AQ035
Aspland Island / Eadie Island


Country/territory: Antarctica

IBA Criteria met: A4ii, A4iii (2015)
For more information about IBA criteria please click here

Area: 1,004 ha

Protection status:


Site description

Aspland Island and Eadie Island and O'Brien Island are ~40-50 km southwest of Elephant Island, in the eastern region of the South Shetland Islands. Aspland Island is the largest of the two, with its lower slopes being ice-free with a permanent ice cap rising to 735 m covering higher terrain. Eadie Island is a small rocky island approximately 2 km across, with an ice-capped summit of over 250 m. The IBA qualifies on the basis of the concentration of seabirds present (in particular Chinstrap Penguin (Pygoscelis antarctica) and Southern Fulmar (Fulmarus glacialoides)) and comprises both islands.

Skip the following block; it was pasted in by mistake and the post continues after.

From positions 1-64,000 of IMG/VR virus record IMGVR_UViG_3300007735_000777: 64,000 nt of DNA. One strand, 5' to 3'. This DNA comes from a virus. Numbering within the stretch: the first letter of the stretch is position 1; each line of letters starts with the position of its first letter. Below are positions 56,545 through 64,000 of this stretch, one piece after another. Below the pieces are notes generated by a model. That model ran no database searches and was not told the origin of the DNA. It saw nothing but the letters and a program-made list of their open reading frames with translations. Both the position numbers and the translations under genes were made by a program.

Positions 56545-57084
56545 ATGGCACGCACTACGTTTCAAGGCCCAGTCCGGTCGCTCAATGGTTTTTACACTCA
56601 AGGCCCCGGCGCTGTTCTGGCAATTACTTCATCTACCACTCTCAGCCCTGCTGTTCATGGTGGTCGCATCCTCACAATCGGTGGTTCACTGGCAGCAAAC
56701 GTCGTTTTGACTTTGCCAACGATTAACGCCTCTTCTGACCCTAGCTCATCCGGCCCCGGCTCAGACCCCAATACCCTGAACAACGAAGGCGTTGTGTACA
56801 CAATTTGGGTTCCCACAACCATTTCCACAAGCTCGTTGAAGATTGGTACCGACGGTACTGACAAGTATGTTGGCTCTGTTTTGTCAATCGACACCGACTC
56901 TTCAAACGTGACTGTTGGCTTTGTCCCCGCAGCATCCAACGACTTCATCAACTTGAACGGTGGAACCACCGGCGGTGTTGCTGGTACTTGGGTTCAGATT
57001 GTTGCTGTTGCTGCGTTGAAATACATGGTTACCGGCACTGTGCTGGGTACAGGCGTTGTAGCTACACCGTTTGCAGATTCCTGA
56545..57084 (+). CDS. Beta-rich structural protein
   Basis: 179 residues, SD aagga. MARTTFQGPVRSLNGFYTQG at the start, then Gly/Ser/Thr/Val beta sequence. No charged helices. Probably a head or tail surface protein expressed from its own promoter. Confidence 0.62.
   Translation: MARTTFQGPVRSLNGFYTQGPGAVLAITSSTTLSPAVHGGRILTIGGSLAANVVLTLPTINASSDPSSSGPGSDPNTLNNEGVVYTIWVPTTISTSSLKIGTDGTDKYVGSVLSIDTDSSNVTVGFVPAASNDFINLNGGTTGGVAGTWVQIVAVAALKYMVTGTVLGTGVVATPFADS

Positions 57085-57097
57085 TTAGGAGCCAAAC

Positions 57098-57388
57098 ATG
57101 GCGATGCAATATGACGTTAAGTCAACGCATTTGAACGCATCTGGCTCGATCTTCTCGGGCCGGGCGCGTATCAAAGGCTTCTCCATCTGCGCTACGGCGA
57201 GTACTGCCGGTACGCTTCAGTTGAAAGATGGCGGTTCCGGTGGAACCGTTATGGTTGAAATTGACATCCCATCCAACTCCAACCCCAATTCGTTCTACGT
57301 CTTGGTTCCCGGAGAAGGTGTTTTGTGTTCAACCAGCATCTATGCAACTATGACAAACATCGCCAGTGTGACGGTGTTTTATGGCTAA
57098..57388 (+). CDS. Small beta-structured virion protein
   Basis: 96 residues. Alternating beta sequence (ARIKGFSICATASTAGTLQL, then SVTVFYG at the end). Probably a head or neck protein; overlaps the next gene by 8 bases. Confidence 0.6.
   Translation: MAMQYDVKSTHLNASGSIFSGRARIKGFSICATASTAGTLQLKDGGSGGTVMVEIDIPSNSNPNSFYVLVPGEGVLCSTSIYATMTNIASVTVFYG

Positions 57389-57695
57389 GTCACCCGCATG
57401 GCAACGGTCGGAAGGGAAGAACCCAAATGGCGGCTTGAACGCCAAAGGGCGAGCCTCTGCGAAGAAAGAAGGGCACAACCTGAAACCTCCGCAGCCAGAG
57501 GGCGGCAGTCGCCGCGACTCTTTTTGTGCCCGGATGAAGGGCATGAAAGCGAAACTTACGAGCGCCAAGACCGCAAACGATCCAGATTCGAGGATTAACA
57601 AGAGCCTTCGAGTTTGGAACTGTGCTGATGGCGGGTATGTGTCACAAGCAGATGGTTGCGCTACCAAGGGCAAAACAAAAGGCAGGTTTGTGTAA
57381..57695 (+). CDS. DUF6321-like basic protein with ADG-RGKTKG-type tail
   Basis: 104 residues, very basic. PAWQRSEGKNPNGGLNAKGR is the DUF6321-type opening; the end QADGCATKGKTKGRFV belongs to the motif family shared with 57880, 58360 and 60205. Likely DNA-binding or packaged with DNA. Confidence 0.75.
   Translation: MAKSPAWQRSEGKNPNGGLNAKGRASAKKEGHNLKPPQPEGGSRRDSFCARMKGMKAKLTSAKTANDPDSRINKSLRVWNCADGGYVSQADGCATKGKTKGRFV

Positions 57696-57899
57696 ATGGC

Over 80 terrestrial plant species have been recorded on Elephant Island and its neighbouring islands. On Eadie Island, these include the moss Orthotrichum crassifolium, the lichens Caloplaca sp., Catillaria corymbosa and Unsea antarctica, and the alga Prasiola crispa (Allison & Smith 1973).

There are no scientific stations in the vicinity, with the nearest facility 155 km to the southwest on King George Island.

Key biodiversity

Sizeable colonies of Chinstrap Penguin breed on these islands, with approximately 8650 pairs on Aspland Island (Croxall & Kirkwood 1979) and ~5150 pairs on Eadie Island in 1977.

Large colonies of Southern Fulmar also breed on these islands, with ~9800 pairs estimated on Aspland Island (Furse 1978) and ~8500 pairs estimated on Eadie Island in 1977 (Creuwels et al. 2007). A small group of Macaroni Penguin (21 pairs) was recorded by Furse (1978) on southwestern Aspland Island in 1977 (Croxall & Kirkwood 1979). Furse (1978) estimated 1300 and 1160 pairs of Cape Petrel ( Daption capense ) on Aspland and Eadie islands respectively in 1977.

Non-bird biodiversity: None known.


Recommended citation
BirdLife International (2020) Important Bird Areas factsheet: Aspland Island / Eadie Island. Downloaded from http://www.birdlife.org on 21/10/2020.